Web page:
Editor's Note: This entry first appeared as an opinion piece on Politico.
Just six months after the United States and the North Atlantic Treaty Organization began supporting the Libyan people's efforts to overthrow a brutal dictator in power for 40 years, U.S. diplomats returned to raise the U.S. flag over our embassy in a new Libya.
In Tunisia and in Egypt, as well, citizens have claimed their freedom -- a remarkable achievement. But the struggle does not stop there. As these new democracies emerge, our diplomats and development experts will be on the ground, supporting the people as the build new and stable governments; jump-start and reform their economies, and create the foundations for enduring peace.
Why? The people of the region will benefit enormously from this democratic transition -- but so, too, will the American people. A peaceful, prosperous and democratic Middle East will likely create economic opportunity for U.S. businesses and enhanced national security for every American.
As President Barack Obama said at the United Nations last month, "[T]he United States will continue to support those nations that transition to democracy -- with greater trade and investment, so that freedom is followed by opportunity."
In the aftermath of each Middle East revolution, the State Department and USAID stepped in with humanitarian, development and security aid to help people defend their hard-won gains. Under Secretary of State Hillary Clinton's leadership, we are creating and implementing longer-term strategies, working with allies, partners and -- especially -- the people of the region to build democratic governments and open economies.
In Libya, the State Department and USAID are working with the Transitional National Council to promote democratic governance, establish legitimate institutions and provide for the needs of the Libyan people. We are helping them build vibrant political parties and civil society groups -- to prevent corruption and encourage political change.
The State Department is also leading U.S. efforts to prevent shoulder-fired anti-aircraft missiles from falling in to the hands of terrorists. While our teams on the ground are helping Libya's new government recover, secure and destroy the previous regime's dangerous weapons.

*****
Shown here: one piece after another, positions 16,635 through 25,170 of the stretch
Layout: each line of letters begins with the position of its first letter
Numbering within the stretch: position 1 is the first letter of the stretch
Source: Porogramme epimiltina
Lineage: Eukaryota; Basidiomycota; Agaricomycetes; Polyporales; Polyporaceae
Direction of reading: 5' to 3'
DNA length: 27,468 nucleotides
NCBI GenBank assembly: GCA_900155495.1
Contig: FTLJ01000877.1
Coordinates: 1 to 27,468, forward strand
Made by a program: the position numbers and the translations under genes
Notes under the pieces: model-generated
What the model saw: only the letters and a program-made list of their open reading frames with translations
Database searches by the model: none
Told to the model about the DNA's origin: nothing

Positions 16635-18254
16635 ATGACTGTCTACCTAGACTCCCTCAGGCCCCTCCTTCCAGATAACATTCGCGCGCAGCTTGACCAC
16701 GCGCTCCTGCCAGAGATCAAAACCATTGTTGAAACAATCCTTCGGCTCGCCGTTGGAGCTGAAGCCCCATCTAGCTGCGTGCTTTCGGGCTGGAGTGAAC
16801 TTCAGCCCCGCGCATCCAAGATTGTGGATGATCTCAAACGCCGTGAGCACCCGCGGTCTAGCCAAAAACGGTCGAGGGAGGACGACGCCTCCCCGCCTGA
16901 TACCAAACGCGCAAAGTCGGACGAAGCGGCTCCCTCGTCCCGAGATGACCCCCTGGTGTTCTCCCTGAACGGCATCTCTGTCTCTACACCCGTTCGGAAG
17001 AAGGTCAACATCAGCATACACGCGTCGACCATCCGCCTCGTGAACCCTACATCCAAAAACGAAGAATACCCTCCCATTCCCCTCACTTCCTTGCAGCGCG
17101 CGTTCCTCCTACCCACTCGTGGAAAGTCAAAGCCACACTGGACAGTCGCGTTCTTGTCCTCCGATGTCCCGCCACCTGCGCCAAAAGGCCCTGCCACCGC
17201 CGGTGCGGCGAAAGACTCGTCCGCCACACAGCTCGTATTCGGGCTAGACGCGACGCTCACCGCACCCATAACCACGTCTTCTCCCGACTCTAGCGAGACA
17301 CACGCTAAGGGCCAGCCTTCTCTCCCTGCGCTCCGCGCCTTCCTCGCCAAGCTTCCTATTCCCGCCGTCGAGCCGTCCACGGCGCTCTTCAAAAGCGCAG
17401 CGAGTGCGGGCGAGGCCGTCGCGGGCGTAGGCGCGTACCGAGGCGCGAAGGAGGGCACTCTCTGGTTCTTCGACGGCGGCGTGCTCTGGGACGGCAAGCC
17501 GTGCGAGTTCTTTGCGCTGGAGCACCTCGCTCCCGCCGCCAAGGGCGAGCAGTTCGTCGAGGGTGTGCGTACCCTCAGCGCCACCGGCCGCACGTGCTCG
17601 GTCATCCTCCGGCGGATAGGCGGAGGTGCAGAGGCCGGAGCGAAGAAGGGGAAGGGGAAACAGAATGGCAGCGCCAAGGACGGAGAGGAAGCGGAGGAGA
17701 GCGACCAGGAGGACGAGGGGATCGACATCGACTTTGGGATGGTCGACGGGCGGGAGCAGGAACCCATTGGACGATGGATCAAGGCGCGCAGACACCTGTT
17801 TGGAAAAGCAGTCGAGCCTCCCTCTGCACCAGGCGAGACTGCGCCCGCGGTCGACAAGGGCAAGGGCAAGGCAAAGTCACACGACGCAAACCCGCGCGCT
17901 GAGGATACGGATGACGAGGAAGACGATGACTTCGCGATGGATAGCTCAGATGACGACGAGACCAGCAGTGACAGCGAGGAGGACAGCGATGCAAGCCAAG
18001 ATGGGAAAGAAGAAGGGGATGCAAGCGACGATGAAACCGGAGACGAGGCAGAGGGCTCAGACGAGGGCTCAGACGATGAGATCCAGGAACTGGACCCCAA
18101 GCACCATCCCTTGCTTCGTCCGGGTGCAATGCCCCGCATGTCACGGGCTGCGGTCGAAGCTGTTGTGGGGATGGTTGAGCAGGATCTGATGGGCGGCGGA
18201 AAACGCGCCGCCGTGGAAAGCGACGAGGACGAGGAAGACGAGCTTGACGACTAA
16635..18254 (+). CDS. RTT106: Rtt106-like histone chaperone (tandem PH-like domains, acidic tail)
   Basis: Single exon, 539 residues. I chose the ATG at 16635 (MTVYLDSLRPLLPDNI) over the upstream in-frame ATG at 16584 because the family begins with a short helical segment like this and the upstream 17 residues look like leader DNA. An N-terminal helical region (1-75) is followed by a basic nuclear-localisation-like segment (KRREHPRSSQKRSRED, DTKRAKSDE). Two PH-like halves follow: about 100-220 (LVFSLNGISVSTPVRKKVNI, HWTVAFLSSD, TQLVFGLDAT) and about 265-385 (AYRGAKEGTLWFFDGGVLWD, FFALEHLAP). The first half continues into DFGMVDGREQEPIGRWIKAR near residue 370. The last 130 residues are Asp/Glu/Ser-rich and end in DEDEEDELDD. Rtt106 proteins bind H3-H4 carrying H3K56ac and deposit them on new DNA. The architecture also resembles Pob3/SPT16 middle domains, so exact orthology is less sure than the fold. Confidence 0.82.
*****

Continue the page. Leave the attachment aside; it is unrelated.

In Tunisia, the birthplace of the Arab Awakening, the United States is helping Tunisians organize credible elections and an inclusive political process, advance the rule of law, promote human rights and foster equitable, private-sector-led economic growth. Clinton just last month announced the U.S.-Tunisia Joint Political and Economic Partnership -- a framework for collaboration with the Tunisian people and their new government.
In recognition of Tunisia's commitment to democratic and economic reform, the country last week was selected to be eligible for a Millennium Challenge Corporation threshold program. In 2012, we hope to launch negotiations for a bilateral "Open Skies" Air Transport Agreement -- to open direct air routes between Tunisia and the United States and spur economic growth in both of our countries.
In Egypt, Washington moved quickly to provide urgent assistance for the political transition now underway. We are working with the Egyptians to promote an inclusive and transparent transition, train political leaders from all parties and support civil society. From debt relief and loan guarantees to new policies to increase trade and investment, we are committed to making sure the Arab Awakening is also an economic awakening, which delivers results for the Egyptian people.
As these positive changes emerge in the Middle East, we face challenging economic times here at home. Some question whether we should continue providing assistance overseas.
While this is an understandable concern in the current economic climate, significant cuts to the State Department and USAID budget would do serious, long-term harm to our national security -- and our economy.
Fortunately, here in the United States, leaders from both parties agree about the value of humanitarian and security assistance. Earlier this month, 78 Democratic and Republican senators came together to defeat an amendment that would have slashed State and USAID's current budget by 15 percent, or $6.9 billion.
Cuts of that magnitude would have stymied our work around the world -- including in Iraq and Afghanistan. But 78 senators makes it abundantly clear that foreign assistance is a key tool for advancing U.S. interests abroad.
The State and USAID budget -- all personnel, operations and programs -- is only 1 percent of the entire federal budget. One percent. That tiny share of the federal budget includes everything from protecting U.S. citizens overseas; to curbing violent extremism and nuclear proliferation; to helping U.S. businesses connect with new customers; to rolling back HIV/AIDS, malaria and child malnutrition; to maintaining our embassies. It funds everything we do to make the rest of the world safe for Americans to live, travel and conduct business -- and everything we do to keep our homeland secure.
We don't spend money on diplomacy and development just to feel good about ourselves. We fight hunger, stop oppression, prevent global pandemics and respond to crises abroad, because that is the most cost-effective way to enhance U.S. national security -- to protect America and the American people -- and to create jobs here at home. It has the additional benefit of also being the right thing to do.
Our national values, moral compass and self-interest are all perfectly aligned.